Arts Festival: will a Kimball move end its run on Main Street? |

Arts Festival: will a Kimball move end its run on Main Street?

The Kimball Art Center leadership has put the landmark building on the market and says it plans to find a new headquarters location, almost certainly outside the Main Street core of Park City.

But the annual Park City Kimball Arts Festival, one of the marquee events of the summer, is expected to stay on Main Street for at least the next two years. After that, though, it is not clear what will happen to the festival if the Kimball Art Center has moved by then.

City Hall and the not-for-profit art center in 2007 reached an agreement to keep the arts festival on Main Street, its traditional location, until 2011. The agreement renewed automatically for five years, through the festival in 2016, according to the municipal government.

The Park City Council in approving the deal agreed to a financial and government services package to support the arts festival. City Hall provides police services, transit, trash removal, street banners and pressure washing of Main Street, according to Jonathan Weidenhamer, the economic development manager for the municipal government.

City Hall as part of the agreement also provides $10,000 in cash annually to the event to assist with the admission-free Friday evening at the festival, another $5,000 each year to help with security along the perimeter and $8,000 in unspecified value-in-kind services.

The Kimball Art Center has said little publicly since it indicated in September that it plans to sell the property along Main Street and relocate. The move came after City Hall rejected the organization’s designs for a major expansion onto the art center’s patio at the corner of Main Street and Heber Avenue. Kimball Art Center officials said they would seek a new location. The property has been put on the market for $8 million.

It is not known whether the Kimball Art Center will move the arts festival off Main Street to a location closer to a new site once one is chosen. The development or the district where the Kimball Art Center ends up could, perhaps, encourage or insist that the arts festival be shifted to the new location as a means to boost business there as part of a relocation package.

A Kimball Art Center representative did not immediately return a phone message seeking comment.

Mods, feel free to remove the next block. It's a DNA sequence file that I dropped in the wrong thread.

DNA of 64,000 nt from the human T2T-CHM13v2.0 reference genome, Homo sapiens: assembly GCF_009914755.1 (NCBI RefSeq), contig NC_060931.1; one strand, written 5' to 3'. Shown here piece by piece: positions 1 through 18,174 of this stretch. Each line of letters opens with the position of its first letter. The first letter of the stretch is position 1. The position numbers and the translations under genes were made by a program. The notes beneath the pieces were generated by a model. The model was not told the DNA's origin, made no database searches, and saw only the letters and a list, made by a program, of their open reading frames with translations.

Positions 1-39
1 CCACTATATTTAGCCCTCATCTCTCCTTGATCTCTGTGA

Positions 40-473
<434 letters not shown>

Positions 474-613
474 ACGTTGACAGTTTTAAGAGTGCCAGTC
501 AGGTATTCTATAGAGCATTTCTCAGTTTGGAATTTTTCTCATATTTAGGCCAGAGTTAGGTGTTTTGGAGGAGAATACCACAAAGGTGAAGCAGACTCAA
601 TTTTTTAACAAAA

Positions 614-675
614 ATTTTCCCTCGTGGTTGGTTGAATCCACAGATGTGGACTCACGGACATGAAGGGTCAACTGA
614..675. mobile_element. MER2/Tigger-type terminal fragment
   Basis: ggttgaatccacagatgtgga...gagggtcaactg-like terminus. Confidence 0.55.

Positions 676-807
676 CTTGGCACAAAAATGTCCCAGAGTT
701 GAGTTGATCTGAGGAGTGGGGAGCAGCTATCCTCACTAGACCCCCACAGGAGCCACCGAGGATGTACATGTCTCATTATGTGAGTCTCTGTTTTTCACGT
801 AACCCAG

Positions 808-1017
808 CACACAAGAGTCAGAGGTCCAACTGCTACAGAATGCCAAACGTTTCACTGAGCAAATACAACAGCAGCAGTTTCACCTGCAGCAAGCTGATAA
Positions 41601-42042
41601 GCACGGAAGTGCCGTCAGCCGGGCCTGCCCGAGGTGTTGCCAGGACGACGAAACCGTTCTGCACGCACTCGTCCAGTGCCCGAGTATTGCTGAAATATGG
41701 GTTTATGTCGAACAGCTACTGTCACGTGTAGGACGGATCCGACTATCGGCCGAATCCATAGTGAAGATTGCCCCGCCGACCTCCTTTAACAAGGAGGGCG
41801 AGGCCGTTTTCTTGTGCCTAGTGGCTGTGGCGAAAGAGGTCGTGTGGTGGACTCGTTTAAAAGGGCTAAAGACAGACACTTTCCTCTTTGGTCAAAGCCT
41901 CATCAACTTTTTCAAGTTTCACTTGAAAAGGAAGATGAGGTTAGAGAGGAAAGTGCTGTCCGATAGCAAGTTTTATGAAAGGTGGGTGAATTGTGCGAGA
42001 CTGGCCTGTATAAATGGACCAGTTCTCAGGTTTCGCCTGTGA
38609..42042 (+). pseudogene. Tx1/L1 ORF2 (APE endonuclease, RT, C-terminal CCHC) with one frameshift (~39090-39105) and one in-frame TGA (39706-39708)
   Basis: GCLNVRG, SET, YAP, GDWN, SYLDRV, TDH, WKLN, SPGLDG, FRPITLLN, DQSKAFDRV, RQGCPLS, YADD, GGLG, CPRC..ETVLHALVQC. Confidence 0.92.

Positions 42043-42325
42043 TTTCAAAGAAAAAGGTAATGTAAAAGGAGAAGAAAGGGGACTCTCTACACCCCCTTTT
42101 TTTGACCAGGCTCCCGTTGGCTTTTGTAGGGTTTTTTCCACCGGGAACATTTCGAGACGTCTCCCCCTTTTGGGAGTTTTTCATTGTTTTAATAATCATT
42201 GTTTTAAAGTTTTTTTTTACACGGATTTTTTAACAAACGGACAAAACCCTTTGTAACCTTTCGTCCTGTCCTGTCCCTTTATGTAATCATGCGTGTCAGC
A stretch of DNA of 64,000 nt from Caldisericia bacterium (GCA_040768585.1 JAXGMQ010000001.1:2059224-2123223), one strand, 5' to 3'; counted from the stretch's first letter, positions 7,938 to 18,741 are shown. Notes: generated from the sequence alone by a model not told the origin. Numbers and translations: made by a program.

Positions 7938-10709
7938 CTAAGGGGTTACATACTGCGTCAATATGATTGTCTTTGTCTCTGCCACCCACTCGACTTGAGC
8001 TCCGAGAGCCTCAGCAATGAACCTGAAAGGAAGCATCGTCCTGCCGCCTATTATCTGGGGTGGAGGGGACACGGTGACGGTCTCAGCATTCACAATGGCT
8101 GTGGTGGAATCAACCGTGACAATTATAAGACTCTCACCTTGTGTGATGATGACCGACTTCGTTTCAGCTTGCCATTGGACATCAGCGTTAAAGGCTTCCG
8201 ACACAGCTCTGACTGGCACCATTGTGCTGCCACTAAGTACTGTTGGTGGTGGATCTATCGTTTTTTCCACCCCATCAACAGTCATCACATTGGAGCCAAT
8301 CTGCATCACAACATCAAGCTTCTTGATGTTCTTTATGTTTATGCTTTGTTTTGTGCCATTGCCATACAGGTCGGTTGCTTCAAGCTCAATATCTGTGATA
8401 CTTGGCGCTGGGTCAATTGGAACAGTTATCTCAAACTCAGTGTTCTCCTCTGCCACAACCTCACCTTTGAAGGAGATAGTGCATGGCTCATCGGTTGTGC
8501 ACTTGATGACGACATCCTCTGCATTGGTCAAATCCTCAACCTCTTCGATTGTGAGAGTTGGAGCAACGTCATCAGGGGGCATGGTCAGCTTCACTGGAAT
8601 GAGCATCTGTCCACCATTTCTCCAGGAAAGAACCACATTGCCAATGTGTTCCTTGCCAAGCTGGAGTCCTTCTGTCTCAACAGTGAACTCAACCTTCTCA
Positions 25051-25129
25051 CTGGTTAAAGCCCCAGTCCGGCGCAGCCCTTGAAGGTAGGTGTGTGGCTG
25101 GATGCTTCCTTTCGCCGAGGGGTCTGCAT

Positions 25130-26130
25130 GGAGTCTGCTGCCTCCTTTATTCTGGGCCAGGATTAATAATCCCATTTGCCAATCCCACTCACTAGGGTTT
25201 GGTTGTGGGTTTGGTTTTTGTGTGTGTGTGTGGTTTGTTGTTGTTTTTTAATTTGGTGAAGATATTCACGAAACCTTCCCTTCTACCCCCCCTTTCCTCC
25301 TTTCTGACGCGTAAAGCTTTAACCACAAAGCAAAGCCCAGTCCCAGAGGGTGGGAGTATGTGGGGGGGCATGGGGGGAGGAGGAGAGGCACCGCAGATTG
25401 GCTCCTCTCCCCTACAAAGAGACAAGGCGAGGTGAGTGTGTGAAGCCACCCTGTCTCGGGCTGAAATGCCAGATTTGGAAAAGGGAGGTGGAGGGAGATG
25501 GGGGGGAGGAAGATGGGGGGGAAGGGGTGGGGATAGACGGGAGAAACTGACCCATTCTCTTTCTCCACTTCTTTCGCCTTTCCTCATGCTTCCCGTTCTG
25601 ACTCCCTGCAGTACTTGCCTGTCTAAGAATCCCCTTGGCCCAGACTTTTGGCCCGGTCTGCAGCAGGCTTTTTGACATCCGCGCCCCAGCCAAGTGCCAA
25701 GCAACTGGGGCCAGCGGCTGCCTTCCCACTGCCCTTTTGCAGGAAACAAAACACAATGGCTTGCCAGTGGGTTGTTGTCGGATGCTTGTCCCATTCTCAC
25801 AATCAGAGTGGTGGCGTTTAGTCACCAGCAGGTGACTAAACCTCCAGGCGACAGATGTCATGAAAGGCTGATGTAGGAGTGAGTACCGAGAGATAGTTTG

The arts festival, held for the 45th time in August, remains a top draw during the summer, packing Main Street with art lovers and people who want to take in the scene of concerts, food and kids activities. Attendance was estimated at 58,000 with an estimated economic impact of $11.9 million, according to a City Hall report released this week in anticipation of a Park City Council discussion scheduled on Thursday about special events. The discussion is not expected to focus on the arts festival itself but the broader topic of special events in the city.

Weidenhamer said officials have spoken to the Kimball Art Center about the 2015 festival but not about a long-term deal to hold the festival at a certain location. The arts festival is tentatively scheduled to slightly alter its dates in 2015 to be held a week earlier than is usual, he said. The shift in dates, he said, would be made to accommodate the Tour of Utah bicycling race.

Weidenhamer said he prefers the arts festival remain on Main Street after the Kimball Art Center moves, calling the event a "prominent" one.

"It’s an event that’s been around a long time. It’s important to us," he said, noting the draw of cultural tourism in Park City.

Main Street businesses would likely closely follow any discussions about an arts festival move off the street. Sales at the brick-and-mortar businesses have long been mixed on the street during the festival, but the event brings widespread publicity to Main Street.

The executive director of the Historic Park City Alliance, a business group centered along Main Street, said the arts festival highlights the Kimball Art Center as well as Main Street. Alison Butz said Main Street has long seen the arts festival as a "classic, iconic event."

She said the Historic Park City Alliance has not polled businesses about the arts festival should the Kimball Art Center move. Butz said the organization has not discussed the future of the arts festival, but it has, at the executive committee level, spoken about the possibility of the Kimball Art Center relocating. Butz said she spoke briefly to City Hall about the agreement with the Kimball Art Center regarding the arts festival after it was announced the organization would seek a new location.

"The image . . . the brand," Butz said about the arts festival. "It’s all positive for Main Street."

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